The theme of this week's Corner View is actually 'garden', but I'm going to look at more than one, as here in Oman we have an unispiring back yard with a bit of bougainvillea, which attracts Sunbirds, African Silverbills and White-eyes, but it's not particularly photogenic. Back home in Hampshire, we have a house with a typical English garden, but as we only go back to take care of it for a few weeks each summer, it's beginning to go to rack and ruin. Probably, the most interesting garden I ever had was when I lived in a little whitewashed villa in Spain. It had orange and persimmon trees and grape vines, and I copied the locals by growing most of my own vegetables there. Can't find any photos of it though. You probably noticed there were a few 'buts' there, which all leads me to the fact that I'm not going to show you any of them. Instead I'm going to look at a few public gardens that have particularly impressed me in my travels around the world.
I like minimalist gardens, maybe because they are so different to what I grew up with in England, and I've always been attracted to the exotic. My favourite is the Zen Rock Garden at Ryoanji Temple in Kyoto. It consists simply of a rectangle filled with a bed of gravel and fifteen rocks. Laid out in the fifteenth century, it is regarded as a masterpiece of Japanese culture.
"That is a description, but to understand its effect, and its purity, you have to go there. The design generates tension, drawing the viewer to contemplate the mystery of Zen. It can't be photographed in entirety, the dimensions could drive any photographer to distraction, but thats the beauty of it. All you can do is just put the camera away, sit down and contemplate it. Especially when you realize that no matter where you sit, you will only see 14 of the rocks at any one time. The longer you sit, the more the garden fascinates." Japan Travel Guide. So, again, no photos, but it left a lasting impression on my mind, as I'm sure it will on yours when you go to see it for yourself. I expect some of you already have.
My second favourite is Jardin Majorelle in Marrakech. Currently owned by Yves Saint Laurent, it was originally laid out by another Frenchman, Jacques Majorelle, in 1886. Like the Ryoanji rock garden, it is a place that inspires contemplation and wonder, although I'm sure that some visitors must walk round it once, which can be done in less than five minutes, and ask, 'Is that it?' The garden is indeed small and simple, but the cacti and palm trees are set off to perfection by the blue architecture. This time there are photos, but they don't really do it justice. Again, you should go to Marrakech and see it for yourself one day.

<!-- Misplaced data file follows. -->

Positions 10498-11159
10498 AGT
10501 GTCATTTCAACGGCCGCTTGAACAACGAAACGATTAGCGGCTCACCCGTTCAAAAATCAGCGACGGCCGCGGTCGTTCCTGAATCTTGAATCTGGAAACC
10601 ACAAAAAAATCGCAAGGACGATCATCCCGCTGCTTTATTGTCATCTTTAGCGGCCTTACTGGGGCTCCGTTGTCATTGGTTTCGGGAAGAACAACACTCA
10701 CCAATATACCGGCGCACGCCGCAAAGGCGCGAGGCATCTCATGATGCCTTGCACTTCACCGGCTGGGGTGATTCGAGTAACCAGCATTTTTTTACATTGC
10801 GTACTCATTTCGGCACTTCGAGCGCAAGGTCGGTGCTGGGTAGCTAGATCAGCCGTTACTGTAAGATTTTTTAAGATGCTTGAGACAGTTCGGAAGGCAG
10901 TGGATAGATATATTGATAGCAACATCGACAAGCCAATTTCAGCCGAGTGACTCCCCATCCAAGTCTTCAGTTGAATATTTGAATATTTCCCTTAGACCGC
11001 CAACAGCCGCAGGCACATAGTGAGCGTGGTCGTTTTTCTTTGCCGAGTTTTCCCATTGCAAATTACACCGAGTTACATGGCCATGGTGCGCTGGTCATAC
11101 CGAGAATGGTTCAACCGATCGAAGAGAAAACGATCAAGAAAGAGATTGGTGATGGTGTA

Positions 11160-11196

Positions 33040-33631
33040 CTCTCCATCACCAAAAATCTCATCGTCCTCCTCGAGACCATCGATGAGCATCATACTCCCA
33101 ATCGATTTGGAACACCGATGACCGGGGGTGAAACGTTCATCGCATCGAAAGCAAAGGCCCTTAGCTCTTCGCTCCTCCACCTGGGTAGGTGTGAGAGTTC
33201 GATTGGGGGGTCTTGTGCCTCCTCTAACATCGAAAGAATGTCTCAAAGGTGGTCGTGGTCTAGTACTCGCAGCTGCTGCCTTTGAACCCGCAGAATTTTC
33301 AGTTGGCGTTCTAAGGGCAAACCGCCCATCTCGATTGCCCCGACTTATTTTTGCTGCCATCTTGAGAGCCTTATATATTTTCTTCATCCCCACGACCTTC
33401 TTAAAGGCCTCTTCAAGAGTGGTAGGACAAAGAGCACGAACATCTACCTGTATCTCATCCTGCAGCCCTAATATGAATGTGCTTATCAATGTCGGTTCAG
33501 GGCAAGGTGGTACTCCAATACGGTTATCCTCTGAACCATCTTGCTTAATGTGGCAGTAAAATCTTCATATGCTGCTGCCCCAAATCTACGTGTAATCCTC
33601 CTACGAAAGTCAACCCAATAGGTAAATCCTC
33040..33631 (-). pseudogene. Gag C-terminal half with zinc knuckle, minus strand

Third place must be shared by a number of botanical gardens which feature collections of rare and exotic plants and trees collected by Victorian botanists , including Kew Gardens in London and the Royal Botanical gardens of Calcutta and Kandy, the last of which is featured in the photos. They are vestiges of a lost empire, and, like my garden in England, many of them, especially the one in Calcutta, are becoming ovegrown and going to rack and ruin. The great Mughal Shalimar gardens on the shores of Dal lake in Kashmir have been abandoned and neglected for even longer, but you can still conjure up visions of their lost beauty as you drift by them in a shikara .
Do you remember that children's book by Frances Hodgson Burnett, The Secret Garden? There is something intriguing about the idea of being able to enter a long-lost secret garden, isn't there?
I have/had two big ambitions: the first to travel to 100 countries and live in 20 of them; the second to become a full-time writer.
Last year, I visited my 106th country: Rwanda. Countries I've lived in recently include South Korea, Syria, Libya, Yemen, Romania, Oman and, lastly, Egypt, which is the nineteenth country I've worked in.